Volume 22, Issue 4 (October 2000)

    The Durability of Fiber Composites—The Case for Mechanism-Based Models


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    Long-duration durability (particularly fatigue) testing of composites is time consuming and expensive. There is, therefore, a stronger incentive to reduce reliance on such testing than in other areas of design. Mechanism-based models offer the potential to reduce the reliance on test programs. Such models have been derived for several fatigue damage mechanisms, notably: delamination, fiber-bridged cracking, and off-axis ply cracking. There has been less success at modeling fatigue processes at higher levels, such as at notches. Examples of existing models are presented from the literature, and their capabilities and deficiencies are discussed in the context of improving the processes of materials selection and design for durability. Key principles are advocated, including modeling damage propagation utilizing Paris-type expressions, the importance of length scales in modeling fatigue processes, and the need to improve the capability to model multiple, interacting, damage processes.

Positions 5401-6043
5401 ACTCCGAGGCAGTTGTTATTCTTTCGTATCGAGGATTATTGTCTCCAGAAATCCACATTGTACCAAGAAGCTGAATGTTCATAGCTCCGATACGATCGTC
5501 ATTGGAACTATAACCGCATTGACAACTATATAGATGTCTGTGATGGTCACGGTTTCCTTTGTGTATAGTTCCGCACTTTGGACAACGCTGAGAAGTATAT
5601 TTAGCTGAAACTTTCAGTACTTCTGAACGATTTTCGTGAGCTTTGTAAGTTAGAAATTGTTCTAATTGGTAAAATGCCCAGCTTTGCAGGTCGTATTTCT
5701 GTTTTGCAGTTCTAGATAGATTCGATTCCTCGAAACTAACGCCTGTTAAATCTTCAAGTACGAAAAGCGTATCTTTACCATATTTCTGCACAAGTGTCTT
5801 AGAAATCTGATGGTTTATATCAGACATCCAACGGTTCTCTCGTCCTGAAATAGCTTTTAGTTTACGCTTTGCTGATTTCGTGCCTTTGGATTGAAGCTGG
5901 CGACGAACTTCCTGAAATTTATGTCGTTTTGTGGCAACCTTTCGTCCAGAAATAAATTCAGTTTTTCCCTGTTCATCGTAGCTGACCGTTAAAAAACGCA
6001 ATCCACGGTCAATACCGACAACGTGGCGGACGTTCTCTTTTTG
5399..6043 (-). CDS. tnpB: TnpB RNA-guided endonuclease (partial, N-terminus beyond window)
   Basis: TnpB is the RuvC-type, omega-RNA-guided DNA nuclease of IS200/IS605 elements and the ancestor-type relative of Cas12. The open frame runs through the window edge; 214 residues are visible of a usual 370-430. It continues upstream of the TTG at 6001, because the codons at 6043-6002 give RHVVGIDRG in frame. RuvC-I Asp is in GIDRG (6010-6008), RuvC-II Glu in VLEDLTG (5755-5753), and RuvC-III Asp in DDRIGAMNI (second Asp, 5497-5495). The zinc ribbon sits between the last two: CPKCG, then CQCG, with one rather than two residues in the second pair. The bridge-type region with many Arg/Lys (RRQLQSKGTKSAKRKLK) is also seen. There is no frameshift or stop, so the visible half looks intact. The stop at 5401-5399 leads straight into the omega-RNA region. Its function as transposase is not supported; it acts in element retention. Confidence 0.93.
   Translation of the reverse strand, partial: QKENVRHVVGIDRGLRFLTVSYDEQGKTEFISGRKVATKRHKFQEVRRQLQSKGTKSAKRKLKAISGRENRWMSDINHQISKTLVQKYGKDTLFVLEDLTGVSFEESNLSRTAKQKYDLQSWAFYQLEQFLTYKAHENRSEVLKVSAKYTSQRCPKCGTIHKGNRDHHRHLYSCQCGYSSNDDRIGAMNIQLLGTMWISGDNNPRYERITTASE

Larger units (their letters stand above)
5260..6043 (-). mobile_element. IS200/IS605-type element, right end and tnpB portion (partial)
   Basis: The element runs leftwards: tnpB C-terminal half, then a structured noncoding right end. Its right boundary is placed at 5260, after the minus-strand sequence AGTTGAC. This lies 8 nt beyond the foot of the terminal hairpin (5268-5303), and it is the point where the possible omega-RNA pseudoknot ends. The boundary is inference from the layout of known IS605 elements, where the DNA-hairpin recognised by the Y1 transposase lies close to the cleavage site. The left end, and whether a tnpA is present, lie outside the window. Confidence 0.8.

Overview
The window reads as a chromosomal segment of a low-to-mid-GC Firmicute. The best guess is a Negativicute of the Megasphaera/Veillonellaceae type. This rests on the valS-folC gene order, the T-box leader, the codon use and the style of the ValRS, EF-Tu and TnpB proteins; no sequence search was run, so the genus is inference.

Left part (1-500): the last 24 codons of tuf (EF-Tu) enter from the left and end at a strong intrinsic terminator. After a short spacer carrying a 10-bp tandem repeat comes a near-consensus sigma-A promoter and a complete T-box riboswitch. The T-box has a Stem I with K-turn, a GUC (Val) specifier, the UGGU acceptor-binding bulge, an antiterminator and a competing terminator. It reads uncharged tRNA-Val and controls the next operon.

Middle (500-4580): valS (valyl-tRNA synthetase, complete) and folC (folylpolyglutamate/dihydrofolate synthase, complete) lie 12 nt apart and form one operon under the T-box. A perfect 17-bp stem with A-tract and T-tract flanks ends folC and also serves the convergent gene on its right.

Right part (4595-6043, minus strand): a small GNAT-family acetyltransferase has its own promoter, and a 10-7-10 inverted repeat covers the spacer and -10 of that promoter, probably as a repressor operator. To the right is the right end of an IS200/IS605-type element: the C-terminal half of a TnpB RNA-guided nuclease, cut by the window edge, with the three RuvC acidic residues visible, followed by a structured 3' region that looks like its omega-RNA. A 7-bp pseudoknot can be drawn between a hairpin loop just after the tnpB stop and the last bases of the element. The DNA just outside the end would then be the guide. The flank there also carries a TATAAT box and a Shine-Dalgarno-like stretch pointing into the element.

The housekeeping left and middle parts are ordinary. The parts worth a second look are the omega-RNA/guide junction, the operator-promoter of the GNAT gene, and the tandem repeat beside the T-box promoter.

Author Information:

    Spearing, SM
    Esther and Harold E. Edgerton associate professor of Aeronautics and Astronautics, Massachusetts Institute of Technology, Cambridge, MA

    Stock #: CTR10539J

    ISSN: 0884-6804

    DOI: 10.1520/CTR10539J

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    Title The Durability of Fiber Composites—The Case for Mechanism-Based Models
    Symposium , 0000-00-00
    Committee D30